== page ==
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State DOT in jeopardy of losing federal funding

Posted July 21, 2008
Updated October 18, 2011

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— The North Carolina Department of Transportation could lose at least a third of its federal funding because of record-high gasoline prices.

The primary funding source for the Federal Highway Trust Fund is a federal gasoline tax. But as motorists cut back on their driving, the federal government is losing about $3.2 billion that should go toward road construction projects.

In North Carolina, DOT officials say the agency could lose around $300 million, less than 10 percent of the DOT's $4 billion budget. About 10,000 industry jobs could be lost statewide.

Nationwide, transportation experts say at least 380,000 jobs and hundreds of construction projects are in jeopardy across the country if Congress fails to rescue the Federal Highway Trust Fund.

"What will happen, in the short-term, is we'll be delaying projects," said Calvin Leggett director of the state DOT's program development. "Ultimately, there will be some that just won't happen."

North Carolina's DOT had planned for that money to be there. State officials admit they are surprised Congress has not address the issue, even though there were plenty of opportunities to do so.

"Obviously, Congress has not seen it as being an immediate issue as we feel it is," Leggett said.

The DOT has not yet gone over which projects might hit a roadblock, he said.

"Road building is a multi-year planning and design process, and making adjustments in short months is difficult," Leggett said.

Congress has until the end of September to rescue America's transportation account. A letter is circulating through the Senate to take immediate action. Among the 60-plus signatures is Sen. Elizabeth Dole.

There has also been discussion in Washington to raise the federal gasoline tax, among several other options, to fund the account.

132 Comments

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  • pbjbeach Jul 28, 2008

    IF THE NCDOT WOULD JUST SIMPLY GO BACK TO THE WAY THAT THE WORK ON OUR STATE ROAD SYSTEM WAS DONE AN MAINTAINED 15 - 20 YEARS AGO AN QUIT PAYING TO HAVE WORK DONE TWO AN THREE TIMES BY THE SAME CONTRACTORS AN NOT ALLOWING THE STATE HIGHWAY INSPECTOR TO PERFORM THEIR JOBS ALL IN THE NAME OF POLITICAL DEREGULATION WE WOULDN'T BE HAVING THESE KINDS OF HIGHWAY FUNDING PROBLEMS THANK YOU

  • Bob Sidel Jul 23, 2008

    "I love the 64 bypass, but that is another place the pavement is crumbling, right where you get on from the outer beltline."

    That wasnt part of the bypass construction

  • familyfour Jul 22, 2008

    my point about the dinky backroads is that funding is being issued for work not done...

  • Tired_of_LIBERALS Jul 22, 2008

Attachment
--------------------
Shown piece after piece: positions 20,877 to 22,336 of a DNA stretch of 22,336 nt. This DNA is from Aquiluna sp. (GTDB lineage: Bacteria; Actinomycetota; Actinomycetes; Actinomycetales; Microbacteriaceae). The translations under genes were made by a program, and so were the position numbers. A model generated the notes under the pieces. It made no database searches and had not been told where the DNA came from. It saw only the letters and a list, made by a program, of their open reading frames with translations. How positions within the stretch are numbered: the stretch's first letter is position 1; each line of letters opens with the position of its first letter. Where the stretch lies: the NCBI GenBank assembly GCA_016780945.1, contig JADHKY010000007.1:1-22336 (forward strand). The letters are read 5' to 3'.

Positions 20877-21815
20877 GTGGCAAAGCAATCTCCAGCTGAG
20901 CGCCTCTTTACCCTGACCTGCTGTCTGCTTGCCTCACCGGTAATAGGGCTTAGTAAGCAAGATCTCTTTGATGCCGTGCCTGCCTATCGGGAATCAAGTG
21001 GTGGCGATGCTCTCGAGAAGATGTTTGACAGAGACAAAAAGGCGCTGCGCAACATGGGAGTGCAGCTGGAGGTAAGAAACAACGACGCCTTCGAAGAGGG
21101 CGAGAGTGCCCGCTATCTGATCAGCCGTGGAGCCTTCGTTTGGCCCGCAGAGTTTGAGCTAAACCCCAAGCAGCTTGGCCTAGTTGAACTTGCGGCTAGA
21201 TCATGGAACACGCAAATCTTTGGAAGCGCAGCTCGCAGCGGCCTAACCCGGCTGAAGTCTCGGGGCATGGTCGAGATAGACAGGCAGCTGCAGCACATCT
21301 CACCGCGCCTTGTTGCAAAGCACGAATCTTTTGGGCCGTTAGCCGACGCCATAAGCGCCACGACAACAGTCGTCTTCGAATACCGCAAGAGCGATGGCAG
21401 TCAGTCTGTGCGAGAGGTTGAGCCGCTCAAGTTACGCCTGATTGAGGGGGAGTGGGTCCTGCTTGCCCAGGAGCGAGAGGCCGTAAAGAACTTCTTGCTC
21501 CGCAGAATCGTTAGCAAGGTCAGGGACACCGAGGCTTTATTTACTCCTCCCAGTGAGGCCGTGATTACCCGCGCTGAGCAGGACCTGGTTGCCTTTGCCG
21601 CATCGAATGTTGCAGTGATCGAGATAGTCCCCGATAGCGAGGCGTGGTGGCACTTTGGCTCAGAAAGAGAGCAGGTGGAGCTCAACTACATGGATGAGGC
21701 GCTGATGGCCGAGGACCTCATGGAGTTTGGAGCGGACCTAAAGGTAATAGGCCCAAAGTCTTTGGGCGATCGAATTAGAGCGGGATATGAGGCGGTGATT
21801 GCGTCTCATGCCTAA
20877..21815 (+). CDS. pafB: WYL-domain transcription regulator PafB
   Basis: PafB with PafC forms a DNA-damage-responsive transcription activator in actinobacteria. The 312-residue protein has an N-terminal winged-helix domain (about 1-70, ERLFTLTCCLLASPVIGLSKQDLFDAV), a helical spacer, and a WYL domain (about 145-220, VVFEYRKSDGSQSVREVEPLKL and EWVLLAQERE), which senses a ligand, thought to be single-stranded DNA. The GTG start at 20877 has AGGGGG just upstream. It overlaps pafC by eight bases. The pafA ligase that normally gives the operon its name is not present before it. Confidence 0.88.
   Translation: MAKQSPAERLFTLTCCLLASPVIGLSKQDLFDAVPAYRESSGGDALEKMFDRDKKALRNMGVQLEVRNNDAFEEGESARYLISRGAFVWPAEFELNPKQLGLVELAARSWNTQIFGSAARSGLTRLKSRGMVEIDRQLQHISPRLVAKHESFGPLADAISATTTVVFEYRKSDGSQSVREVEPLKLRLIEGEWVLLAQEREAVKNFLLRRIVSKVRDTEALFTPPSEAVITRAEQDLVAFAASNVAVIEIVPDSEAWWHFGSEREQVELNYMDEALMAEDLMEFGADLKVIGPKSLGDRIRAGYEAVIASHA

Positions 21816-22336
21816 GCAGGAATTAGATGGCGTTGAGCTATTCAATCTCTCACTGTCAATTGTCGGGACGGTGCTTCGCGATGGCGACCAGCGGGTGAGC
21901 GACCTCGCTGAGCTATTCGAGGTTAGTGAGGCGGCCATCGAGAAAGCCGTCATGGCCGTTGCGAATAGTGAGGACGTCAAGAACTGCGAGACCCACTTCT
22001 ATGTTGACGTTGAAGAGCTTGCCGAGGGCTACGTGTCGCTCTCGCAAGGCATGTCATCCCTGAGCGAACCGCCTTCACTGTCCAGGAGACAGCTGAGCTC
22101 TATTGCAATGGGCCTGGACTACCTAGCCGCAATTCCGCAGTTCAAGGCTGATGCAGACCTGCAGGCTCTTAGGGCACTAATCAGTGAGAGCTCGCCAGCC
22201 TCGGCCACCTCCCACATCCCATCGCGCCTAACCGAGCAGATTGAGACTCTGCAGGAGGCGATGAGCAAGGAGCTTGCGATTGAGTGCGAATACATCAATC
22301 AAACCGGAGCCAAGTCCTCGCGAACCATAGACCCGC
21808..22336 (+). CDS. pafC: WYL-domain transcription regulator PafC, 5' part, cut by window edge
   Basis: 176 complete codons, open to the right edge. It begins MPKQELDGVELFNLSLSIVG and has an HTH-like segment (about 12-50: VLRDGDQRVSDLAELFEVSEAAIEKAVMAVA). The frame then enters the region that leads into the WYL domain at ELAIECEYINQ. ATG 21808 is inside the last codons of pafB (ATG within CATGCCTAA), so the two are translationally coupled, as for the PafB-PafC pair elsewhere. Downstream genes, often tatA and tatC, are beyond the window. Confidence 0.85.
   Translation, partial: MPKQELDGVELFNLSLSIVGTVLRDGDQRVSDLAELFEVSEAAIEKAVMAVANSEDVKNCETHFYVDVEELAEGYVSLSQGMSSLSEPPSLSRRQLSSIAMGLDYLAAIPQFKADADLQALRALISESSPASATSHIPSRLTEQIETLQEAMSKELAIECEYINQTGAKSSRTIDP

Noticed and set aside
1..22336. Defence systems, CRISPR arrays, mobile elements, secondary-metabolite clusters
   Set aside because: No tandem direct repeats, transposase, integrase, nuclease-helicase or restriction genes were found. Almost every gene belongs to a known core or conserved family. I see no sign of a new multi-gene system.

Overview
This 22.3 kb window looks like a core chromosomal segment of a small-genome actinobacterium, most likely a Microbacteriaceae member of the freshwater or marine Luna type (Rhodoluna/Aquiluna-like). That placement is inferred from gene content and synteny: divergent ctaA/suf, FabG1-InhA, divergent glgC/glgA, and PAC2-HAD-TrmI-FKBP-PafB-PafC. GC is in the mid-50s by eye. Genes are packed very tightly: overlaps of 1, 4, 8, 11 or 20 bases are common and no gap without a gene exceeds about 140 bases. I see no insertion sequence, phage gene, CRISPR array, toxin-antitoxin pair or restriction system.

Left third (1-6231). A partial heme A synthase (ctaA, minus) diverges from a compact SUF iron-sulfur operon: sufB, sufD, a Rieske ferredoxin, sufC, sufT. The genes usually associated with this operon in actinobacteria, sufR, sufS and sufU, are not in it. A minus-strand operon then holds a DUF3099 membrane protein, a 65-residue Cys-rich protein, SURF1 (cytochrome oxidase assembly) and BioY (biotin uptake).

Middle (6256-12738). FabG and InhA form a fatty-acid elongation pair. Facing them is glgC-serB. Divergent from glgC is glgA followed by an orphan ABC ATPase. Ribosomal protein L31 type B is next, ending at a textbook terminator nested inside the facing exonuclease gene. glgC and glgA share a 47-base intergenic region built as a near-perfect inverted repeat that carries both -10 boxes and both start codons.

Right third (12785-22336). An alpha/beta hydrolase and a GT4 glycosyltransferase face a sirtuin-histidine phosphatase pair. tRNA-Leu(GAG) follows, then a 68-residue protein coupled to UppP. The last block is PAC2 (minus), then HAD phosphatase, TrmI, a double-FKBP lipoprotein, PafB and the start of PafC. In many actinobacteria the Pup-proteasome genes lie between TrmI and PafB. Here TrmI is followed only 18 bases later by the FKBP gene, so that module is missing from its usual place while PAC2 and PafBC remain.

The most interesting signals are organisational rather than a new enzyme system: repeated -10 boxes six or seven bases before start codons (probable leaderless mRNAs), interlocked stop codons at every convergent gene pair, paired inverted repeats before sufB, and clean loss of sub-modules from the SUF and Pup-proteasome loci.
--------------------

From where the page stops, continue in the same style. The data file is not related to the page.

Actually, there is nothing wrong with dinky little back roads - in the right place. There is also nothing wrong with dirt roads - in the right place. I don't understand the desire to pave the whole planet!

  • whatusay Jul 22, 2008

    If people are driving less, buying less gas, and there are less vehicles on the roads, there should not be such a great urgency to repair them. They should not need repair if people are not on them. But, if we spent $18,000,000,000 on roads last year we should spend $21,000,000,000 this year. We always have to spend more each year to justify the hundreds of additional employees. More is not always better.

  • familyfour Jul 22, 2008

    If the money is not being properly managed, it doesn't matter how much is there, it will NEVER be enough.

    ...And my dinky little back road will always be dinky. I'm surprised it ever got paved to start with.

  • gpcherokee Jul 22, 2008

    I lost on Jeopardy, baby!

  • ezLikeSundayMorning Jul 22, 2008

    I love the 64 bypass, but that is another place the pavement is crumbling, right where you get on from the outer beltline.

    There are certainly problems in state government and DOT, but to assume that it is beyond hope simply because it is gov't is not any kind of solution. The vast majority of people want to do a good job wherever they work.

    I think that the tactics used to try to keep cost down destroy quality and end up costing more. Contractors with a history of good work should get some credit in their bids for contracts. That's how each us would handle our own finances. If a company we have a good history with charges a little more, we'll go with them anyway. And if a good company cost a lot more than a bad company, we'll go with the good company.

  • Bendal1 Jul 22, 2008

    "How about the I-40 flub! That was what a 40 million dollar mistake?"

    One mistake that was heavily covered by the media, while ignoring all the projects that were built without any problems whatsoever, such as the extension of I-540 from US 1 to the US 64 Bypass, the US 64 Bypass itself, the Clayton Bypass, and the widening of NC 55. Add those together and you're looking at close to a billion dollars' worth of highway construction, but everyone focuses on $40 million dollars of rework.

    Do you strain at gnats, too?

  • Bendal1 Jul 22, 2008

    Well, since everyone has decided DOT has plenty of money available to do what needs to be done, when roads get congested and bridges get closed due to lack of funds for them, I don't want to see any of you complaining about it.

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